"If you asked me what the goal of the deployment is I would answer that it is to bring back everyone we left with to their families and loved ones. Everything else that we accomplish as a team just makes my job that much more satisfying – but our primary goal whether it's for deployment, or just for a day, is to bring everyone home safely in the same condition or better than when we left."
 
Lawry's pride goes beyond the accomplishments of the ship and of its future milestone; his pride is in the crew.
 
"It is hard to describe my feelings for this crew and the growth they have shown as a whole during my tour aboard. We have been faced with so many challenges in such a short time it's seriously mind boggling. Watching these young men work together and put aside differences to accomplish something that was a huge undertaking is especially gratifying. I am proud to serve as the command master chief of such a hard working and professional group of individuals all who strive to improve and grow on a daily basis."
 
As McInerney sets out to unknown obstacles and achievements, people walk away already awaiting their return.

Saturday, October 3, 2009

Command Continues Aid Efforts in Pacific

By Jim GaramoneAmerican Forces Press ServiceWASHINGTON, Oct. 2, 2009 – U.S. Pacific Command continues to help in coordinating humanitarian relief operations in American Samoa, Indonesia and the Philippines, the command’s top officer said today.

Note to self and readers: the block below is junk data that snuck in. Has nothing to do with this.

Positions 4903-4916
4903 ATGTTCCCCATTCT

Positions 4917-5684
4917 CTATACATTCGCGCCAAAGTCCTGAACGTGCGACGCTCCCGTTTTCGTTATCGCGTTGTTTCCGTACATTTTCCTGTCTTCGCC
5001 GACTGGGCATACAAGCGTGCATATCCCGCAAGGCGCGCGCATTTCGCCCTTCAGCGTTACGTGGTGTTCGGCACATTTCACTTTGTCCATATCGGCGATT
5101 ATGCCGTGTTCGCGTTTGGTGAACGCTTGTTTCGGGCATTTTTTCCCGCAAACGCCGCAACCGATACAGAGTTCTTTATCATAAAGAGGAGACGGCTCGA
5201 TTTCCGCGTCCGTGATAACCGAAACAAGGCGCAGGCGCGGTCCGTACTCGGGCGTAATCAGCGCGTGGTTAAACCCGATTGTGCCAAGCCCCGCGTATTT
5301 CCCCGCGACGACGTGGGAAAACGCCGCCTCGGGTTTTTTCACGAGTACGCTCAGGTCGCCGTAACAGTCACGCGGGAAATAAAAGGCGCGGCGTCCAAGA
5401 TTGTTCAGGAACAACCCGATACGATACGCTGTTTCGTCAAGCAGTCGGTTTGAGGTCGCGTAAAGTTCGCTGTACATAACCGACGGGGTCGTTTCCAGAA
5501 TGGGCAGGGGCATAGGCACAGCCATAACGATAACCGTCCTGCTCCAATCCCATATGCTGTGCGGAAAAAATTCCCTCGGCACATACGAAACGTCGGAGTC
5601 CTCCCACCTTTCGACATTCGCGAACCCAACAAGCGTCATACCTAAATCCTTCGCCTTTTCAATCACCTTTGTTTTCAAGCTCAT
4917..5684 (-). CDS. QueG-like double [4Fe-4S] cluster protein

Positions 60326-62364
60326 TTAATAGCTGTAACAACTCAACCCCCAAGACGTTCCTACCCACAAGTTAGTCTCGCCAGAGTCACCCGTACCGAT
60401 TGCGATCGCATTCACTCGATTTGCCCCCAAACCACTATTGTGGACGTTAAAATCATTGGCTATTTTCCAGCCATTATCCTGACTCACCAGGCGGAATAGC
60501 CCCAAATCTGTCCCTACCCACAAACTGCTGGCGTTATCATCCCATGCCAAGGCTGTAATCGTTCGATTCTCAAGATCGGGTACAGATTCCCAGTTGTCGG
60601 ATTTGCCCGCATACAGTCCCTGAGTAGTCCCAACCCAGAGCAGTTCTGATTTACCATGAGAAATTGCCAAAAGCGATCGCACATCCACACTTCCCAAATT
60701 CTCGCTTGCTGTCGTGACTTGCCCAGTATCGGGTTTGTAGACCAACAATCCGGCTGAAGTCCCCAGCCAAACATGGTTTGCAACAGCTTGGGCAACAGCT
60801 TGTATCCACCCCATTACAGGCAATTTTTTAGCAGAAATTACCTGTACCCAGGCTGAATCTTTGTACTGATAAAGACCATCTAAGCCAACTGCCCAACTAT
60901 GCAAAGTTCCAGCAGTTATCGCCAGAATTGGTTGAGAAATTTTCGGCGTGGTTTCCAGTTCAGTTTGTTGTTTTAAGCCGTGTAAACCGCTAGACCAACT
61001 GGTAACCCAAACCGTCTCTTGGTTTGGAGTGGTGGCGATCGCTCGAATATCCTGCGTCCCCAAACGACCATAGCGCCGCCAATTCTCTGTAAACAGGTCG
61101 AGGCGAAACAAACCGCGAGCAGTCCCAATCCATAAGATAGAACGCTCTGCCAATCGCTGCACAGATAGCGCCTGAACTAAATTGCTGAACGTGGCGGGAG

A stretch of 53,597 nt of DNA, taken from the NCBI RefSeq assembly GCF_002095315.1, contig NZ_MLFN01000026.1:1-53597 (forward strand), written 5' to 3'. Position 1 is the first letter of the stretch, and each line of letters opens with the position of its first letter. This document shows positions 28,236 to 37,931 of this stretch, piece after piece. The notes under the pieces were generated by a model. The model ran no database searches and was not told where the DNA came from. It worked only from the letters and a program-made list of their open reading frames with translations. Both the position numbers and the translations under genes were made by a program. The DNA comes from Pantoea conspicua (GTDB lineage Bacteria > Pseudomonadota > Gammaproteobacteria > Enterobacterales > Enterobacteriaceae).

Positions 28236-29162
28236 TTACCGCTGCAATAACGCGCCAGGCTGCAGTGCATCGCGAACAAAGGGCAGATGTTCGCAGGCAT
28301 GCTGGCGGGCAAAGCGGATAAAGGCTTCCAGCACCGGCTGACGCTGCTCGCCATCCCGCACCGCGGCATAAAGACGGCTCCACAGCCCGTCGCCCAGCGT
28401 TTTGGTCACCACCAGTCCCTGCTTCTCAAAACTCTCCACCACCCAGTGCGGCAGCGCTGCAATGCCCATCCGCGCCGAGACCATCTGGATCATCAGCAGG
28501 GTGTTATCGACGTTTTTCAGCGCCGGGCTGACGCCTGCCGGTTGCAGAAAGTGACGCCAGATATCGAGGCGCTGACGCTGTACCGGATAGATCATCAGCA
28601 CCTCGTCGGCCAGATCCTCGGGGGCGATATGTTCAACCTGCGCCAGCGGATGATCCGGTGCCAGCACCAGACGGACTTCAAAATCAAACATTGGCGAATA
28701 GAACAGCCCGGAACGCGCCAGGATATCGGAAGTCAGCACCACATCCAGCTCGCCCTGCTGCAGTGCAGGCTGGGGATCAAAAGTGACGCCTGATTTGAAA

Navy Adm. Timothy J. Keating said Pacom officials are keeping a watchful eye on Typhoon Parma, now approaching the northern Philippines, and Typhoon Melor, which is threatening Guam, Tinian and Saipan. The command has sent five C-17 Globemaster III transport jets to American Samoa, which was hit by an earthquake-triggered tsunami Sept. 29. Officials said more than 160 people died in the disaster, and that thousands of homes and businesses were destroyed. The C-17s, from the Hawaii Air National Guard and the Air Force, deployed from Hickam Air Force Base, Hawaii. The planes carried search-and-rescue teams, mortuary affairs specialists and vehicles. “The aircraft carried a lot of equipment and some food supplies,” Keating told Pentagon reporters via telephone from his office in Hawaii. Pacom is standing by to fly two or three more C-17 missions filled with Red Cross personnel and supplies to the island. In addition, the USS Ingraham, a Navy frigate, is in the waters off American Samoa. The ship has two helicopters that will help with damage assessment and search and rescue efforts. In all operations in American Samoa, the command is acting in support of the Federal Emergency Management Agency, the admiral said. Tropical Storm Ketsana struck the Philippines on Sept. 25, killing more than 250 people in Manila, the capital city, Philippine officials reported. Thousands are homeless. “About 20 personnel with the Joint Special Operations Task Force went up to Manila to help the armed forces of the Philippines in any way they could,” Keating said. But even as Manila residents assess the damage and bury their dead, Typhoon Parma is bearing down on the country’s northern islands. The storm is expected to miss Manila, Keating said, but it still could cause tremendous damage. Forecasters are saying the storm – still off the coast – could intensify and become a super typhoon. “We have moved two amphibious ships – the USS Harpers Ferry and the USS Tortuga – off the coast of the Philippines,” Keating said. The ships have a Marine complement aboard and will stand by to provide whatever aid the Philippine government requests. In Indonesia, an Air Force C-130 Hercules transport has delivered supplies to the area around Padang. U.S. special operations forces -- who were on their way to the country for an exercise when the earthquake hit Sept. 30 -- were able to set up communications with Pacom headquarters and help Indonesian and American officials assess the damage. Thousands of people are reported to be trapped in pancaked buildings. The command is sending a Navy rear admiral to the region to help in coordinating U.S. military efforts with the Indonesian armed forces. “The USS Denver, with three heavy-lift helicopters, is on its way to Indonesia,” Keating said. Meanwhile, Typhoon Melor is approaching Guam, Saipan and Tinian in the Marianas Islands. The USS Bonhomme Richard is east of the islands and is prepared to offer assistance to the residents there if needed. Weather reports say Melor will have winds in the 50- to 75-knot range. Navy submarines and Air Force aircraft have left Guam, and islanders are battening down the hatches. “We’re watching it, but it is a normal weather pattern for this time of year, and we’re cautiously optimistic there will not be a significant blow,” Keating said.